The American Revolution did not solve all the problems in the newly formed United States. The "founding fathers" left the issue of slavery alone, not wanting to cause conflict and unable to resolve the issues themselves. They wrote that 80 years later the next generation could reassess it. Also, the issue of state power versus federal power was murky. Since the American Revolution aimed to break away from a monarchy and tyrranous federal government, the threat of having a strong federal government in the US wasn't unanimously accepted, creating the Federalist and Anti-Federalist parties. The Civil War addressed both these issues (as well as countless others) and, as we know, slavery was abolished in captured Confederate territories and eventually across the US with the 13th Ammendment. In the war Black Union Men were allowed to serve, as in the Massachusetts 54th infantry, but it would not be until the 1950's when civil rights for blacks would be instated and preserved. In a way the Civil War resolved the issue of slavery, but did not help former slaves attain all their rights. It did, however, bring about the 14th Ammendment which gave blacks the rights of citizenship which had been denied in 1857 in the case of Dred Scott v Sanford. Also, the Fifteenth Ammendment was passed which prohibited any state government from denying a citizen the right to vote based on "race, color, or previous condition of servitude."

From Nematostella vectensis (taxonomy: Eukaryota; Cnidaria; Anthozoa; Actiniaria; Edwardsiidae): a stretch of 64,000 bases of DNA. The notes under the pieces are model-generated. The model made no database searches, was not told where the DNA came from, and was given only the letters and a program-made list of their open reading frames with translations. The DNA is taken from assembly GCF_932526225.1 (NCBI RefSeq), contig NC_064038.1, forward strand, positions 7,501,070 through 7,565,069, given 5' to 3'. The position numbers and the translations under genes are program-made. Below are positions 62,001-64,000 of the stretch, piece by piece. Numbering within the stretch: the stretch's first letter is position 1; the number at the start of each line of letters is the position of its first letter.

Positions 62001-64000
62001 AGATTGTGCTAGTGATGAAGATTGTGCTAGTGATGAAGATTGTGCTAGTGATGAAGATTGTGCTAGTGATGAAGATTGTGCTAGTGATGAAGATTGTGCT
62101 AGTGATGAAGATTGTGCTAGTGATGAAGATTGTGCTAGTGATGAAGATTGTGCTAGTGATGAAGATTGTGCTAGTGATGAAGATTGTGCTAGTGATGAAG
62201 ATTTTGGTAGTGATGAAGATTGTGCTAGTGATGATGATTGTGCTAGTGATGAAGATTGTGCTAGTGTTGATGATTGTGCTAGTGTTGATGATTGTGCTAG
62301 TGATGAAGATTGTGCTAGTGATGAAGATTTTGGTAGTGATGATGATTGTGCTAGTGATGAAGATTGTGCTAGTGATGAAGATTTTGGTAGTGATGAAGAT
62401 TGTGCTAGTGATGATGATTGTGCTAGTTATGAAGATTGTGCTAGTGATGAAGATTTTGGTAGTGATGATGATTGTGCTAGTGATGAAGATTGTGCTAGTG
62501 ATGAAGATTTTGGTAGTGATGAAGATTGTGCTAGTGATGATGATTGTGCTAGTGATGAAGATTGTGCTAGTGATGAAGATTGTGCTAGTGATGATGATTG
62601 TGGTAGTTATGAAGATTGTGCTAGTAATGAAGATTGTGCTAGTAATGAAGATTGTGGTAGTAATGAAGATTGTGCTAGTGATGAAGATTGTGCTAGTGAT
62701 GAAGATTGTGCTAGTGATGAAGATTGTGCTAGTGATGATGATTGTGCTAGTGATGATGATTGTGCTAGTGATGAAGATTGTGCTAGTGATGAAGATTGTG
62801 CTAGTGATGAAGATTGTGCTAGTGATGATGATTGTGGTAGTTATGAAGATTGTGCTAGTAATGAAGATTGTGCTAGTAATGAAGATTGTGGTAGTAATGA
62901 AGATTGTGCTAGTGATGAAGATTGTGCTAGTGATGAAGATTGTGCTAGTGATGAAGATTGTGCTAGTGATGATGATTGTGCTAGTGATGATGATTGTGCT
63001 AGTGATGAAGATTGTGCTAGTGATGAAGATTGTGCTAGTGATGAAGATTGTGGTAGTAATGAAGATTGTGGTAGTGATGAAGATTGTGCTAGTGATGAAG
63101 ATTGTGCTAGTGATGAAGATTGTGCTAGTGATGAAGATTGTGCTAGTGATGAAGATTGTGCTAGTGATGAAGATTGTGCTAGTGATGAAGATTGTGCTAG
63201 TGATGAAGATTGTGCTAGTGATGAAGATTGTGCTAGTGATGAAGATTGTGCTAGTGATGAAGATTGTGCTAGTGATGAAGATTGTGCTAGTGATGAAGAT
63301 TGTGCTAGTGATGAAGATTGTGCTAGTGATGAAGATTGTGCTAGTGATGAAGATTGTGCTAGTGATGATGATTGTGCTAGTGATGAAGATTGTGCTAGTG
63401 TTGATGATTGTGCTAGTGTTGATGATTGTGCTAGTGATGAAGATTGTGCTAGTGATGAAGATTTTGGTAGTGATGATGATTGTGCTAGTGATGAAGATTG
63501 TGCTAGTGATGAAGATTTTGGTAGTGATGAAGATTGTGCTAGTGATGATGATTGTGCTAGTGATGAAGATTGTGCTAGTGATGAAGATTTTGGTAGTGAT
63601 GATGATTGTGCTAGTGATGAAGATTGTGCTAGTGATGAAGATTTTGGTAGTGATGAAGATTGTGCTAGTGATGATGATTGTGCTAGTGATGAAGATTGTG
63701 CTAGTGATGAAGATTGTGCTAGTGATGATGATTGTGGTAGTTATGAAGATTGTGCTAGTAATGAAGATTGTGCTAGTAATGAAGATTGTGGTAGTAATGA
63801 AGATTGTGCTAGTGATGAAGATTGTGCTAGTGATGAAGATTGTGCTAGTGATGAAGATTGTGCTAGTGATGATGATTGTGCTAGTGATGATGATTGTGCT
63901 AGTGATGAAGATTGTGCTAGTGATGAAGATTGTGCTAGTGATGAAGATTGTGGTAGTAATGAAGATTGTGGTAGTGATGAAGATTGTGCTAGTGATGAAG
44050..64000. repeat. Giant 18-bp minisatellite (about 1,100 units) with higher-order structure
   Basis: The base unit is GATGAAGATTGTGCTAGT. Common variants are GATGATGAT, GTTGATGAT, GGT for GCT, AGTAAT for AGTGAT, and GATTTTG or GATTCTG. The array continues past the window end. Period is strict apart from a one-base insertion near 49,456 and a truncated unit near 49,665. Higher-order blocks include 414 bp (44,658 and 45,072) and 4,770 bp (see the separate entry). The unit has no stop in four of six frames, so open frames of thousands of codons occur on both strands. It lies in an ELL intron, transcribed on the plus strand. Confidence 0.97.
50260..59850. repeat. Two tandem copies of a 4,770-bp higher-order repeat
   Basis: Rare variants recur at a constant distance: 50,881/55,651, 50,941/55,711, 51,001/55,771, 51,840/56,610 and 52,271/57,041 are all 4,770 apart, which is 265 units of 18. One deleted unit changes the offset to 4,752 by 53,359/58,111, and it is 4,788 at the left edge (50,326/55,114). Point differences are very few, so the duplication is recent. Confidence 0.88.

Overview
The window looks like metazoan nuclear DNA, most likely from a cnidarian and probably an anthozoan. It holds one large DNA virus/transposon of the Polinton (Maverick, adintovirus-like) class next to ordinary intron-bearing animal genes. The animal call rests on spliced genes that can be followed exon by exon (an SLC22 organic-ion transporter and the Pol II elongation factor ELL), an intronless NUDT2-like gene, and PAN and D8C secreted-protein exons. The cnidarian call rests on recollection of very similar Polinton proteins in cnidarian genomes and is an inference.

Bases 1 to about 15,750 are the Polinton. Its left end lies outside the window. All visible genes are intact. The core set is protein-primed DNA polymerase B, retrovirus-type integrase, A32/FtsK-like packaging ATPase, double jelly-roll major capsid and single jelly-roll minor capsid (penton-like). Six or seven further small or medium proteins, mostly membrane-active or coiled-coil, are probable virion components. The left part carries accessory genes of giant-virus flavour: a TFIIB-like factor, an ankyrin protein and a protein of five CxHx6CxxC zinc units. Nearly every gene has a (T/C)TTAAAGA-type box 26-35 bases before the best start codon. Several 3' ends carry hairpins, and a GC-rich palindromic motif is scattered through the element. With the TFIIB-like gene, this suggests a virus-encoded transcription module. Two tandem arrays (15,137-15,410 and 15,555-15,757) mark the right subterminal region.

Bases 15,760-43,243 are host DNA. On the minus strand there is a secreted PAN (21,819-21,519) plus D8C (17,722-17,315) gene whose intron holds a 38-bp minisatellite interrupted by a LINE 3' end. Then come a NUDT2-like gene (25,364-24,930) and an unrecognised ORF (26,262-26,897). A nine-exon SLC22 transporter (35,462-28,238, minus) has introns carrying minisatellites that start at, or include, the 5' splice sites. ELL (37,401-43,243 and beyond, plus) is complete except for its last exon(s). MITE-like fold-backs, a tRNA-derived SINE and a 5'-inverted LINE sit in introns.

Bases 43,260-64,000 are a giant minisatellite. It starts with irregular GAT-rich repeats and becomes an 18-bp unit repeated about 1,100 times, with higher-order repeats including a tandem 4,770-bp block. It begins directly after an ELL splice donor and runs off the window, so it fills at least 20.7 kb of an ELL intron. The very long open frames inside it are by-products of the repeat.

State versus Federal Power was not resolved, but addressed through the Civil War as well. The fact that the government declared war in order to restore the Nation proved its power, as well as abolishing slavery and creating a stronger federal government. While we are still struggling with state versus federal power, we are a much more stable nation than we were before 1870.
Ultimately, the Civil War was a culmination of much tension that had built up in the US after the Revolutionary War. Slavery was finally dealt with and abolished, and the Federal Government made itself stronger in order to protect the nation and keep it united.